State tax revenues have largely recovered from the massive shake-up caused by the coronavirus pandemic, and state officials are cautiously optimistic about fiscal year 2022, which began in July for most states.

It is the conclusion of a recent poll public servants in 44 states by the Tax Policy Center of the Urban Institute and the Brookings Institution, as well as other analyzes of state revenues.

“Boosted by widespread gains in the fourth quarter, total state tax revenues had recovered to just 1.9% below their pre-pandemic levels at the end of 2020, after adjusting for inflation,” and revenues in 20 states had fully rebounded, ”according to an analysis of the data by the State fiscal health project to the Pew Charitable Trusts.

“Overall, the state’s tax revenues are poised to rebound much faster than after the Great Recession,” project director Barb Rosewicz wrote in a July 27 release.

Photos You Should See – July 2021

This contrasts sharply with the expectations of heads of state when the pandemic first hit the United States in March 2020 and shortly thereafter when the country entered a nationwide lockdown, when projections predicted losses ranging from $ 125 to $ 100 billion. Behind the better than expected result hides a confluence of factors:

  • The economic downturn has hit high-income workers the least, allowing them to continue to work remotely and generate tax revenues for states.
  • Many states have been able to collect sales taxes more adequately from online businesses as consumers have changed their purchasing habits.
  • The massive financial assistance from the federal government mitigated the economic effects of the recession while providing direct assistance to state and local budgets.

“Many states have expressed optimism for the current fiscal year, but at the same time many officials have expressed concern about the timing of post-federal aid,” said Lucy Dadayan, head of the post-federal aid. State Tax and Economic Review of the Tax Policy Center. Project. “It is truly unprecedented to get so much help from the federal government.”

Much of that aid went directly to individuals as Congress passed three stimulus packages totaling around $ 5,000 billion in direct payments to individuals and families as well as improved unemployment benefits. Businesses have also received loans and other help to keep employees on payroll and pay taxes while providing support to the economy. Unemployment benefits were cut early in about half of the states, while the entire program will end early next month.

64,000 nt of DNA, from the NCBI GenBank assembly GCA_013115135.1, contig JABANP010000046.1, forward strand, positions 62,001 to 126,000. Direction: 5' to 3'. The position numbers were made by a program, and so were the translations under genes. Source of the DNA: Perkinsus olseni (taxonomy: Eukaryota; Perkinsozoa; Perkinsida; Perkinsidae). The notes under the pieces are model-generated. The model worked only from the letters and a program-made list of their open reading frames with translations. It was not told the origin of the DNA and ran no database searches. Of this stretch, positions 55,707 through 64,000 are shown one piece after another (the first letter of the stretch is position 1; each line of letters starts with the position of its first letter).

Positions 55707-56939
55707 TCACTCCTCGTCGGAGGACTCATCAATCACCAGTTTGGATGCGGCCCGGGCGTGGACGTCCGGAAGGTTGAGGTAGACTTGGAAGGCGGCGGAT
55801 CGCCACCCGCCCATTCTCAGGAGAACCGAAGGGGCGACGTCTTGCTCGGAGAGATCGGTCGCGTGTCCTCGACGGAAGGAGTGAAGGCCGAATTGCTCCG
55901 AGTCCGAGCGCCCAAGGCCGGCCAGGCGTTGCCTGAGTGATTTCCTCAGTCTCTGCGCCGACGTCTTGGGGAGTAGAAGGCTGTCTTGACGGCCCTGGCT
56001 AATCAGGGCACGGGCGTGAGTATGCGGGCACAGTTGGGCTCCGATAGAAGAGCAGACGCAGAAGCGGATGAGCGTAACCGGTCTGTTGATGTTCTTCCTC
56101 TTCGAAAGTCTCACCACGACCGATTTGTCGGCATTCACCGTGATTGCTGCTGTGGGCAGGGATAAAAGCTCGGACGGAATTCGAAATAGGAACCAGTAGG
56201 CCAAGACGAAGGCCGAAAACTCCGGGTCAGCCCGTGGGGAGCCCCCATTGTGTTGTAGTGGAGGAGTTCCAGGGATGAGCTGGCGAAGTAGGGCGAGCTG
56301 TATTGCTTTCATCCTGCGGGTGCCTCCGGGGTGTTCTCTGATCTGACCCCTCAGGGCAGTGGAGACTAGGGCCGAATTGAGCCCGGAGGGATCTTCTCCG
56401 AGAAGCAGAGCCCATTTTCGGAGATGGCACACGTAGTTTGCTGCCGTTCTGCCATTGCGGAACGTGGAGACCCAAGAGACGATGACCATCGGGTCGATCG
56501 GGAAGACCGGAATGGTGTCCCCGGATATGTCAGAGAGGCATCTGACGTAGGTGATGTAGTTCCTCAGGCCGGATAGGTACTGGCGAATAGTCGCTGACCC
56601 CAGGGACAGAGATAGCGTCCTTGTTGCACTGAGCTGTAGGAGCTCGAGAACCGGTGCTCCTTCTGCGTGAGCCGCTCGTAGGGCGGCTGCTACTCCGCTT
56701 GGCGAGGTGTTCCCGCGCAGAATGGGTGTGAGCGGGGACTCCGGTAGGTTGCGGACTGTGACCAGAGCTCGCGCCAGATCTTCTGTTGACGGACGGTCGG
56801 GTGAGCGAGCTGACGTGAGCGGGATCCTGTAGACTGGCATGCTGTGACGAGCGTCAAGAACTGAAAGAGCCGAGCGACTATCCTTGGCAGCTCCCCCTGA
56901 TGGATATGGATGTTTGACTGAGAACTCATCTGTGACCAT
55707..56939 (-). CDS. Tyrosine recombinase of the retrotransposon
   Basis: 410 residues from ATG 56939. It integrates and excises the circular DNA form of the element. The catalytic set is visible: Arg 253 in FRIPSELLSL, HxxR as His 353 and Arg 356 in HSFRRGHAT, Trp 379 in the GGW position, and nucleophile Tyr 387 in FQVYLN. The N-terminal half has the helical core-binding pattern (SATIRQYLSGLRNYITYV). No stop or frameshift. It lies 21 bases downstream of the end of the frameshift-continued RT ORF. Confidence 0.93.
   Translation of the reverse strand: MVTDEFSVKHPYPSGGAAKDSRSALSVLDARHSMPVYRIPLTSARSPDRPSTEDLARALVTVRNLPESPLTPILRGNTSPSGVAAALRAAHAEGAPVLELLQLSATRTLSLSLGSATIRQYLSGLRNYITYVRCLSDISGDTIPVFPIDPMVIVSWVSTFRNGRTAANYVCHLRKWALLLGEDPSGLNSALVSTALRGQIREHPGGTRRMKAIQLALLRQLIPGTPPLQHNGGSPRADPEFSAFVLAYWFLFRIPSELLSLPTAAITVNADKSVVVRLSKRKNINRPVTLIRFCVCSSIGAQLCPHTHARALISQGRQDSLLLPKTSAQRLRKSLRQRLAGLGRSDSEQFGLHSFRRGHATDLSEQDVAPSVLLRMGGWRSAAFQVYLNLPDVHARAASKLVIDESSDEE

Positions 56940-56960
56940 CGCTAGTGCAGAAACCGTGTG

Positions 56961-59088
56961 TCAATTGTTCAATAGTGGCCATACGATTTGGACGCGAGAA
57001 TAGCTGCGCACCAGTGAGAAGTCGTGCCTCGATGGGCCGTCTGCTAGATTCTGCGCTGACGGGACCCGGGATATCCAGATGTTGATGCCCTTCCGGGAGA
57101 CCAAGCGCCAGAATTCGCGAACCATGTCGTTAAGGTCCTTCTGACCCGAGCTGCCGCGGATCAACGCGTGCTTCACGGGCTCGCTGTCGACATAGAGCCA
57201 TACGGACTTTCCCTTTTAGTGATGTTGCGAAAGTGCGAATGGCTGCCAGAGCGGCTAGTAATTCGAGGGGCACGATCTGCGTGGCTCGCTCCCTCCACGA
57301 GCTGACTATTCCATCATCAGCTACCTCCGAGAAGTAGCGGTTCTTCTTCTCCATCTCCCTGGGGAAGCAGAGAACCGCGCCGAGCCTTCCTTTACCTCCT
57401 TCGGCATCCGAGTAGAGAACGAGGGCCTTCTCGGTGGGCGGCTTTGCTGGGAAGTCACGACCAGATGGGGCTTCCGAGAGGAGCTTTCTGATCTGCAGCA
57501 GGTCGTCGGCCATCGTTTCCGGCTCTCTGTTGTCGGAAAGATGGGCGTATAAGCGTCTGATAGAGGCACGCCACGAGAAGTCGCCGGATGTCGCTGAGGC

About $ 200 billion of the $ 1.8 trillion CARES law passed by Congress in March 2020 went to the states. Most recent American rescue plan passed in March of this year provided $ 194 billion to states while leaving them considerable leeway on how to use it by the end of 2024.

“The ARP will play a major role in state spending over the next two years,” said Brian Sigritz, director of state tax studies at the National Association of State Budget Officers.

Sigritz says states as a whole expect revenue growth of around 3% on average in fiscal year 2022, while noting: “There is still some uncertainty in the aftermath of the pandemic “.

States, of course, are a microcosm of what’s going on at the federal level. Overall, economic growth is should be strong this year. The first and second quarters saw gross domestic product growing at an annual rate of over 6%, with expectations that it will slow down over the course of the year but remain high compared to recent years.

But the recovery unfolded differently in different states, as Pew’s analysis noted. Overall, at the end of 2020, 20 states had higher tax revenues than in 2019, with Idaho leading the way with an 11.2% increase, followed by Utah with 5.8%.

Alaska saw the biggest drop, at 34.4%, due to a collapse in starting energy taxes. The state has no general sales tax or personal income tax.

The other states that saw some of the biggest declines were North Dakota, down 25.7%, Hawaii, down 15.2%, Oregon with an 11.6% drop and the Nevada down 10.9%. States heavily dependent on energy or tourism recorded the largest declines. Florida, for example, was down 6.3%.

“States with progressive income tax structures have weathered the pandemic-induced recession better, and states that rely heavily on the hospitality and entertainment industry have suffered the most,” the report said. Tax Policy Center report.


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